orange tomatoes. Some of the vines also got blight during the cold rain this month but it wasn't the
fast-acting late-summer blight, but rather a more gradual die-back. Spent a pleasant hour picking and
shelling the rest of the runner beans in the garden. Most were the brown variety but a few were speckled,
streaked, white or black. The new beans were delicious but oddly enough, more strongly-flavored than the
three-year-old dry beans I cooked up a week or two ago.
10/28/2007 Tri Cities
- Tri Cities Marathon
Broke 3:30 again with a 3:29:36 but I had to work hard for it. Frost glazed the cars in the parking
Tri Cities Marathon Start
lot when I looked out before dawn so I decided not to try for the early start. The regular start
was just after sunrise. The air was chilly and calm, the river bright and still as we set out.
Caught up with determination to run a fast pace, I passed the one mile marker at 7:22 but slowed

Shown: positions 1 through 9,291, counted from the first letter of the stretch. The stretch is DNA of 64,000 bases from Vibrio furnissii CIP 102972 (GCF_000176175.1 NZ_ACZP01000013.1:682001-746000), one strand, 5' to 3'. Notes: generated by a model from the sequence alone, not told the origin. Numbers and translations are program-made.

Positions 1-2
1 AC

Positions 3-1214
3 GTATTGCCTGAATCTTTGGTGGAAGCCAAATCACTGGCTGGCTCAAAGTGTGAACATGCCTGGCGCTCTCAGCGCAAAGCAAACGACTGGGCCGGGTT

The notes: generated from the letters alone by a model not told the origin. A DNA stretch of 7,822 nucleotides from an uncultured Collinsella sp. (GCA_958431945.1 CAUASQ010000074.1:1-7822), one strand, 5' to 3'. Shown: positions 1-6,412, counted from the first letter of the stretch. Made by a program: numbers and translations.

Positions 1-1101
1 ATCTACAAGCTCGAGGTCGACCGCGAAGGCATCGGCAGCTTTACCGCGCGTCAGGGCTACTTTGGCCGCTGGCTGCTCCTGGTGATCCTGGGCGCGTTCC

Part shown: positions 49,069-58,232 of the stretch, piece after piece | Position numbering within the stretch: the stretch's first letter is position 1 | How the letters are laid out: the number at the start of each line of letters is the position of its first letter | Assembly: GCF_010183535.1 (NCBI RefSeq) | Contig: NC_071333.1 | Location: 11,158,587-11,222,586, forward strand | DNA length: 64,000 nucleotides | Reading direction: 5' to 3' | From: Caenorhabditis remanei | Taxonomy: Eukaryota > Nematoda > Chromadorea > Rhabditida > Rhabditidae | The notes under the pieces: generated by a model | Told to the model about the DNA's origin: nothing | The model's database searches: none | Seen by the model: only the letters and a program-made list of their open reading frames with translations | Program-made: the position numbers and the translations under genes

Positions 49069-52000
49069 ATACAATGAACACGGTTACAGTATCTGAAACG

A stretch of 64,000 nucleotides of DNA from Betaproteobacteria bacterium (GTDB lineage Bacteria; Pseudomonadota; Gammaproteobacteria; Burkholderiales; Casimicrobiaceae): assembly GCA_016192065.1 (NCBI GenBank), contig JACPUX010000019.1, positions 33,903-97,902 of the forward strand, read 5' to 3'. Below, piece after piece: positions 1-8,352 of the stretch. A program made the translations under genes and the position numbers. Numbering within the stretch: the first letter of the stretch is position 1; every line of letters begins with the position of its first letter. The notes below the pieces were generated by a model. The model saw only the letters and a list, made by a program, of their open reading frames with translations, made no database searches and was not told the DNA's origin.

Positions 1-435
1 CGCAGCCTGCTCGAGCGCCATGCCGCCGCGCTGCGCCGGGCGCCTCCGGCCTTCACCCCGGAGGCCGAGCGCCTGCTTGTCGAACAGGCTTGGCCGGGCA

down over the bridge, averaging 8:04 for the next two miles and 7:58 for the following three. From
about mile 5-9 I felt tired and a little queasy, even skipped an aid station or two but felt much
better, running 7:40, between 10 and 13. In that stretch I passed everyone who had passed me
between miles 4 and 8. For most of the rest of the race I ran to one side or another of 8:00/mile
except for a 30-second slowdown at mile 21 and a side stitch which forced me to walk for a minute or
so at mile 23. I wouldn't have beaten 3:30 except that another gray-haired guy was pursuing me for
the last three miles and I was determined not to let anyone else in my age group pass me. As it
turned out, he was under 50 and I was already out of the running in my age group but I appreciated
his helping me to break 3:30 again.
Physically this race was tougher than the last two. Along with the customary tender inner hip